Recently, I had the pleasure to moderate a webinar with David Hovey, senior manager, supply and inventory planning for Hostess Brands, where we discussed how they broke from tradition and reinvented their supply chain using a warehouse-direct model. (Watch the full replay: Hostess: The Sweetest Supply Chain Comeback in History)
The webcast Q&A covered several great topics but unfortunately, we were not able to answer all of the questions. David Hovey was kind enough to answer a few of the additional questions for us here on the Voyager Blog.
Q: How is the inventory managed at the store level? Is it vendor managed or store managed? Who delivers to the small mom and pop grocery stores?
A: Great question. As part of our transformation, inventory is store managed rather than managed by us. We found this significantly helped improve operational efficiency and keep costs down. For the “Mom and Pop” stores, they can order directly from Hostess as long as they meet our minimum requirements. Additionally, we will work with them to find a distributor they can source from if they don’t meet the minimum.
Q: Who has forecast responsibility in Hostess? Sales or Supply Chain?
A: Our supply chain organization has ultimate responsibility and the final say over the forecast. That said, the input from sales is very important. Sales will provide a high-level forecast which is fed into Logility Voyager Solutions to develop our forecast. The supply chain team will then create a baseline statistical forecast and synchronize the demand plan with supply.
Q: How do you track forecast accuracy in Logility?
A: Within our planning hierarchy, we track forecast accuracy at the SKU level (level 2) and use weighted MAPE to compare to plan-to-orders. Due to the speed of our inventory turns and demand volatility week to week, we pay a great deal of attention to the weekly forecast for the next 3 weeks. To make Labor, Capacity, and Capital decisions on a longer horizon, we run our models out 18 months including forecasts for all known seasonal programs and new items.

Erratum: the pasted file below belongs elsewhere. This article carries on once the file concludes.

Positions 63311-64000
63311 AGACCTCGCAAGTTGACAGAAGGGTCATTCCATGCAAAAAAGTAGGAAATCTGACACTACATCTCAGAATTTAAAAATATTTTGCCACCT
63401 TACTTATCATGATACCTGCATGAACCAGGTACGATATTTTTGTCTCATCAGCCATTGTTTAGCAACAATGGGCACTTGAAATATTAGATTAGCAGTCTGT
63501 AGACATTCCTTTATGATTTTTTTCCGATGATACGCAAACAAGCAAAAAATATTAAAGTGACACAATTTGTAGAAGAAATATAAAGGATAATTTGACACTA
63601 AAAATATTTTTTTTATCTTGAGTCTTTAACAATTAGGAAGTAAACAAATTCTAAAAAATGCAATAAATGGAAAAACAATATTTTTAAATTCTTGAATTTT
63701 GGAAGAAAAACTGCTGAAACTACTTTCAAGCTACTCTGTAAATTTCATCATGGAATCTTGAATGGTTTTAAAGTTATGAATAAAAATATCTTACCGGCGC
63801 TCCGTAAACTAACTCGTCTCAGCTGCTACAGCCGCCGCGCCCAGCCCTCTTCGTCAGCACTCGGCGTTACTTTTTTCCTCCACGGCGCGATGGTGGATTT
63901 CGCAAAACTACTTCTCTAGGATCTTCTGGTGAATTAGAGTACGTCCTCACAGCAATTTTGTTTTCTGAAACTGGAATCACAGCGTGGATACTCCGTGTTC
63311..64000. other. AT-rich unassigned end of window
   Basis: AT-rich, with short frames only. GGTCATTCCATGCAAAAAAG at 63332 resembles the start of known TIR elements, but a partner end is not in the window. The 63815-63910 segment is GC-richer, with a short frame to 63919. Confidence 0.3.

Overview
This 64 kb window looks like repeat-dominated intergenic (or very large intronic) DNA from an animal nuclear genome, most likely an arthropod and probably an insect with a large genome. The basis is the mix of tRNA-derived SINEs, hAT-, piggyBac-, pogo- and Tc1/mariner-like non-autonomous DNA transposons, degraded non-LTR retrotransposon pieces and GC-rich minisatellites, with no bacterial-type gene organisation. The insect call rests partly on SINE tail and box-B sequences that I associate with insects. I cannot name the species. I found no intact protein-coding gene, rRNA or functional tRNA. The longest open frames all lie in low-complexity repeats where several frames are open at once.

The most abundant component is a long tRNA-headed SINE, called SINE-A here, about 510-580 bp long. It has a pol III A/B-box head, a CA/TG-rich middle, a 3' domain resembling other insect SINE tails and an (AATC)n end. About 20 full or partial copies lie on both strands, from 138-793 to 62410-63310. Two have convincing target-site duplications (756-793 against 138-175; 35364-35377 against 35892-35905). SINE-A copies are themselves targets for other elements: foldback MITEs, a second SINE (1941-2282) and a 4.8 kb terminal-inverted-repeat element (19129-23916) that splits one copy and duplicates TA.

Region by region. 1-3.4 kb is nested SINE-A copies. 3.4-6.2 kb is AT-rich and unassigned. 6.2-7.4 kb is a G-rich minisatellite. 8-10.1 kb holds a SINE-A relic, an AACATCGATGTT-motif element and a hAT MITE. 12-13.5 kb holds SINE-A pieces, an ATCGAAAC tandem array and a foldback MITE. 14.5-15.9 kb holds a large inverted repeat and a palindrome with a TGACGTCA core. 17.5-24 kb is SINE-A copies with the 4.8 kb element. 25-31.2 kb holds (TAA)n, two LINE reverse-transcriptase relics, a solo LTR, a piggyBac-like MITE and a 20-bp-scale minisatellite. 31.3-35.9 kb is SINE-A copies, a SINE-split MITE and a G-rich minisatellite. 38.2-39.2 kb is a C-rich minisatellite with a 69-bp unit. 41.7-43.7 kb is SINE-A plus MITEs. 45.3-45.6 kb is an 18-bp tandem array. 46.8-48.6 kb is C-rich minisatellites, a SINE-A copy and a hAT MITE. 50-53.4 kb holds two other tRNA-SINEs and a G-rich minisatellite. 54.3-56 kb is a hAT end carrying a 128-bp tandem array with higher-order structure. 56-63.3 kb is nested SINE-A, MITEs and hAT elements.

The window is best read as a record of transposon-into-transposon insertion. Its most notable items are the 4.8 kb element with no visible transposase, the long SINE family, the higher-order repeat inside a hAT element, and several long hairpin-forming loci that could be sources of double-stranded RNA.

Q: What is your process for forecasting items such as displays? Do you treat these displays as made-to-order?
A: Display items are made-to-order with a longer lead time of 20 days. This longer lead time allows us to ensure we can schedule bakery production and distribution to meet the delivery date without having to stock excess inventory. Some items have been deemed “everyday items” which have a 7-day lead time, and these items are always in stock and can be used to fill a display order. All of this is managed with longer-term forecasts to help assist with inventory builds and capacity planning. Nearer-term forecasts are generated from the sales team on a program-by-program basis.
Q: What are Hostess’ next supply chain challenges?
A: To date, the planning of the display business has been one of our biggest challenges and the greatest differentiator from how demand was met in the traditional Hostess model.
There are a lot of amazing innovations coming out over the next year which could prove to be transformative for the business. Moving into new sectors like food service, schools, international, and in-store bakery will each create a different form of complexity which will impact how we forecast, plan and distribute products. Additionally, we have just moved to the frozen aisle with the launch of the Frozen Fried Twinkie which is an entirely new supply chain model. A lot of exciting things are on the horizon so we evaluate each new opportunity and plan for our business to provide the product introductions and limited time offers (LTO) with the great service our customers expect from Hostess.
To learn more about Hostess Brands supply chain transformation make sure to watch the webcast, The Sweetest Supply Chain Comeback in History.
Executive Vice President, Logility With more than 25 years of experience in the development, support and marketing of enterprise software solutions, Karin is able to provide The Voyager Blog several provoking perspectives including market-shaping events, end-user perspectives and technical reviews. She is a widely quoted source on the evolution of the supply chain, frequent author to many leading publications, and can be found speaking at many of the industry’s leading conferences.